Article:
Beginning Oct. 1, 2021, a statewide ban of single-use plastic bags will go into effect in Washington. Here’s what you need to know.
People in Washington use two billion single-use plastic bags every year, according to the Department of Ecology. Those single-use plastic bags are a major contaminant of Washington’s rivers, streams, roads and basically everything else, according to the department.
The single-use bags contain toxic chemicals that are released into the environment if not properly disposed. Due to their thin construction, single-use bags are difficult to recycle, meaning many end up in landfills or worse.
In order to combat the negative effects of this pollution on the environment, the Legislature decided to ban single use plastic bags in 2020. COVID-19 disrupted the supply chain for alternative bags, so Gov. Jay Inslee delayed the implementation of the ban until Oct. 1, 2021.
So starting Oct. 1, restaurants, grocery stores and other retailers will no longer be allowed to use single-use bags, according to the Department of Ecology. Instead, businesses will be required to charge an 8-cent fee for reusable plastic bags and recycled paper bags. Another option for businesses is to use brown or green “compostable” plastic bags for an optional fee.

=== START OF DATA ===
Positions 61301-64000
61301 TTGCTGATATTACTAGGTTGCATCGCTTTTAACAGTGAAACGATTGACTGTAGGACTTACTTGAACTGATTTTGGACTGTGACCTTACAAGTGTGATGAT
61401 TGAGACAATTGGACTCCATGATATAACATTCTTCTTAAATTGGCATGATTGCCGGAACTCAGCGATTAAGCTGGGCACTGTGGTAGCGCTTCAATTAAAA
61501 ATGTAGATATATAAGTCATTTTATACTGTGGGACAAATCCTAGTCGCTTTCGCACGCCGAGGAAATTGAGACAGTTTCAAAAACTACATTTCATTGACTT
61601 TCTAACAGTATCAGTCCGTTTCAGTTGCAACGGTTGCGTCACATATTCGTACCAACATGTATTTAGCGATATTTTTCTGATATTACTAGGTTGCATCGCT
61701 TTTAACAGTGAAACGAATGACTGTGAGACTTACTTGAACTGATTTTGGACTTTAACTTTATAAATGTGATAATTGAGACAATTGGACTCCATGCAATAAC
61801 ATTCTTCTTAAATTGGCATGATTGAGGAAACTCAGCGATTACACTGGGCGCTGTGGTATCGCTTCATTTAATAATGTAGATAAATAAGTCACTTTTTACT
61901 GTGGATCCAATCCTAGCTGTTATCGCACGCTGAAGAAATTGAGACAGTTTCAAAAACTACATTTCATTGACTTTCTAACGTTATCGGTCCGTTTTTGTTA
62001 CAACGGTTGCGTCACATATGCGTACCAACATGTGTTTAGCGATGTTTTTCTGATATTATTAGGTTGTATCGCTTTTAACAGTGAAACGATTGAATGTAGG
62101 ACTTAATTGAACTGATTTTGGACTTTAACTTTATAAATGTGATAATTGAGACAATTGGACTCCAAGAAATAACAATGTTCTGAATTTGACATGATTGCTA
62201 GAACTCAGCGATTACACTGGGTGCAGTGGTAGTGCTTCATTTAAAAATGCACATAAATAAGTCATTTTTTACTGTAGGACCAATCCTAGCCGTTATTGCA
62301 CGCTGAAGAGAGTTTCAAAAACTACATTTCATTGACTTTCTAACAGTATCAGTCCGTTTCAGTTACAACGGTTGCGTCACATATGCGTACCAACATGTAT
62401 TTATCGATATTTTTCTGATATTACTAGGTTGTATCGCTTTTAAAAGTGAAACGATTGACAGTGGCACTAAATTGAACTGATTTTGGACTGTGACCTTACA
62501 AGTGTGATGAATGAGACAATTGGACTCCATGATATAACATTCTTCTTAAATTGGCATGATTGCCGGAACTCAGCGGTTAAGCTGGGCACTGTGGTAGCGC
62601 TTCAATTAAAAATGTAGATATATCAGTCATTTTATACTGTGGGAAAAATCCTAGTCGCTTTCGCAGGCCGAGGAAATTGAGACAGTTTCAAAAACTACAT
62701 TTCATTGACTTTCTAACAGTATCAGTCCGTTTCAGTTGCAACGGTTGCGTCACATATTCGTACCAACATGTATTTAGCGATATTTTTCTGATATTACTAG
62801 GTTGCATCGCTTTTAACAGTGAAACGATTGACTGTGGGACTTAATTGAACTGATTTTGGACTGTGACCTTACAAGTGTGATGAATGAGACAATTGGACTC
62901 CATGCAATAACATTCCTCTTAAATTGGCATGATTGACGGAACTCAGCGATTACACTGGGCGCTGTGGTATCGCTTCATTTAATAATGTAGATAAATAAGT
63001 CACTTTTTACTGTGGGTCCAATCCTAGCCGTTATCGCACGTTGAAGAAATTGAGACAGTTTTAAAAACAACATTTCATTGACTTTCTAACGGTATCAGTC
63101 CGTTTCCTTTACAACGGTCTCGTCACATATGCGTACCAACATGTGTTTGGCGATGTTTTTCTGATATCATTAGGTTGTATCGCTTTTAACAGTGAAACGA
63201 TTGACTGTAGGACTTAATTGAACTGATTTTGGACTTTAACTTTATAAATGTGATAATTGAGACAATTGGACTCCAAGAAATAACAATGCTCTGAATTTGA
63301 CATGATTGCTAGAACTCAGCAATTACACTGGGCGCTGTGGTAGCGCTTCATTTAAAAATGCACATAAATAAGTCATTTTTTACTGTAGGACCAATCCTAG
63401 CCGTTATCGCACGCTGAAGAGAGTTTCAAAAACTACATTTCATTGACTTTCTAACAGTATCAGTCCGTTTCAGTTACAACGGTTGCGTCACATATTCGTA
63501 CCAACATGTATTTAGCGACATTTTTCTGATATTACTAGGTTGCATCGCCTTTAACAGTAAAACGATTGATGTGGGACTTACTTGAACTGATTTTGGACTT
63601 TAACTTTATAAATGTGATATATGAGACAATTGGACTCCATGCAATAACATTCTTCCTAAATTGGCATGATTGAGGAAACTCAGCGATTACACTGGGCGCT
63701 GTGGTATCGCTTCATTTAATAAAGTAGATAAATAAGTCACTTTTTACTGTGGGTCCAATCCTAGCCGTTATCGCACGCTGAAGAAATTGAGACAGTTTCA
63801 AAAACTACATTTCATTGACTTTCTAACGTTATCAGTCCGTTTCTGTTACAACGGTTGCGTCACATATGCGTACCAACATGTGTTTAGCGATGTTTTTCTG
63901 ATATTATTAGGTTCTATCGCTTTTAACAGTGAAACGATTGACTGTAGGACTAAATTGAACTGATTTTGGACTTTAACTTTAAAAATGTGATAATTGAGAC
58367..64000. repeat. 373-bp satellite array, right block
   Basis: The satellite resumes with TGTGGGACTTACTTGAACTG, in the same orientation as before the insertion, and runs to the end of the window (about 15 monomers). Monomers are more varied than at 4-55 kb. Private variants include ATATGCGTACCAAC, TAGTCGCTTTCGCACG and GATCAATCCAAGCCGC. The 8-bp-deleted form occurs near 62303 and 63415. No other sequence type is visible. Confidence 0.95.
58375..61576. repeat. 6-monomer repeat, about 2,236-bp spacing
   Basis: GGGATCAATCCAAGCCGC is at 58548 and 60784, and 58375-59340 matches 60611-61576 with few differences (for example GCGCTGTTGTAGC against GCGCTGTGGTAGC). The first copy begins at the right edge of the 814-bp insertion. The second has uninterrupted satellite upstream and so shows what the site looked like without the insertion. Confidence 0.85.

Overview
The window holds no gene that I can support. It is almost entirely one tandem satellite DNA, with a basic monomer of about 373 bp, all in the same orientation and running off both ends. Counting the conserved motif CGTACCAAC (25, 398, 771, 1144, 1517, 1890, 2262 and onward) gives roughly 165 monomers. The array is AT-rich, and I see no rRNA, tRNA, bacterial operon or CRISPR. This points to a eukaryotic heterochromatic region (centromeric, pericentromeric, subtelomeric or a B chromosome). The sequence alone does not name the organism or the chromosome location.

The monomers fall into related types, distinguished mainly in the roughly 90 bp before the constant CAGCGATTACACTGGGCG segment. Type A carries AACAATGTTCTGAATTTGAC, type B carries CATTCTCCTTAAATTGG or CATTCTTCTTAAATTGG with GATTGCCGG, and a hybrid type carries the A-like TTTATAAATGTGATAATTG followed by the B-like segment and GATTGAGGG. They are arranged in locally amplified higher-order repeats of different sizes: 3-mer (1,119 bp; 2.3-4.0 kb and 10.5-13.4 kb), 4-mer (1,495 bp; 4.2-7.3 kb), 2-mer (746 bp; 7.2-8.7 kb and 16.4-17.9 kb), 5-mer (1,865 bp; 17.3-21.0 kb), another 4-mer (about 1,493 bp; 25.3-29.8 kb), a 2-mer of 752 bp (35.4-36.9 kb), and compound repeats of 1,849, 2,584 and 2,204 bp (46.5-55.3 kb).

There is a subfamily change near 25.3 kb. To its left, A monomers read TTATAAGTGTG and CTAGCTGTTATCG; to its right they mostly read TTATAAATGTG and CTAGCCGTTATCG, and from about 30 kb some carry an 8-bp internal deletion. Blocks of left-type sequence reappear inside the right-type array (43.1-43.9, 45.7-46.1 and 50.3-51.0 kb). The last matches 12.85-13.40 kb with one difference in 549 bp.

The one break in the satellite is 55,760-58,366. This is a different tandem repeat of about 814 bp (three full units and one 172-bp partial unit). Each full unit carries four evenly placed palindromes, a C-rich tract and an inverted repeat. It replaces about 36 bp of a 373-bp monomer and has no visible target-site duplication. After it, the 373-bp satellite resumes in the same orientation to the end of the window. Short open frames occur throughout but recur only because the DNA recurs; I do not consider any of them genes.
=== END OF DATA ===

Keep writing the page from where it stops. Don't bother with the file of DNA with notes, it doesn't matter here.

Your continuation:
The reusable plastic bags must be at least 2.25 millimeters or about ninety-thousandths of an inch thick, and must be made of at least 20% recycled materials. The paper bags must be made of at least 40% recycled material.
The 8-cent fee won’t be applied to customers who use food vouchers such as SNAP and WIC. The ban does not apply to single-use plastic bags used for produce, baked or prepared foods, flowers, plants or meat, according to the Department of Ecology.
Shoppers can also bring their own reusable grocery bags instead of using a paper or reusable plastic bag.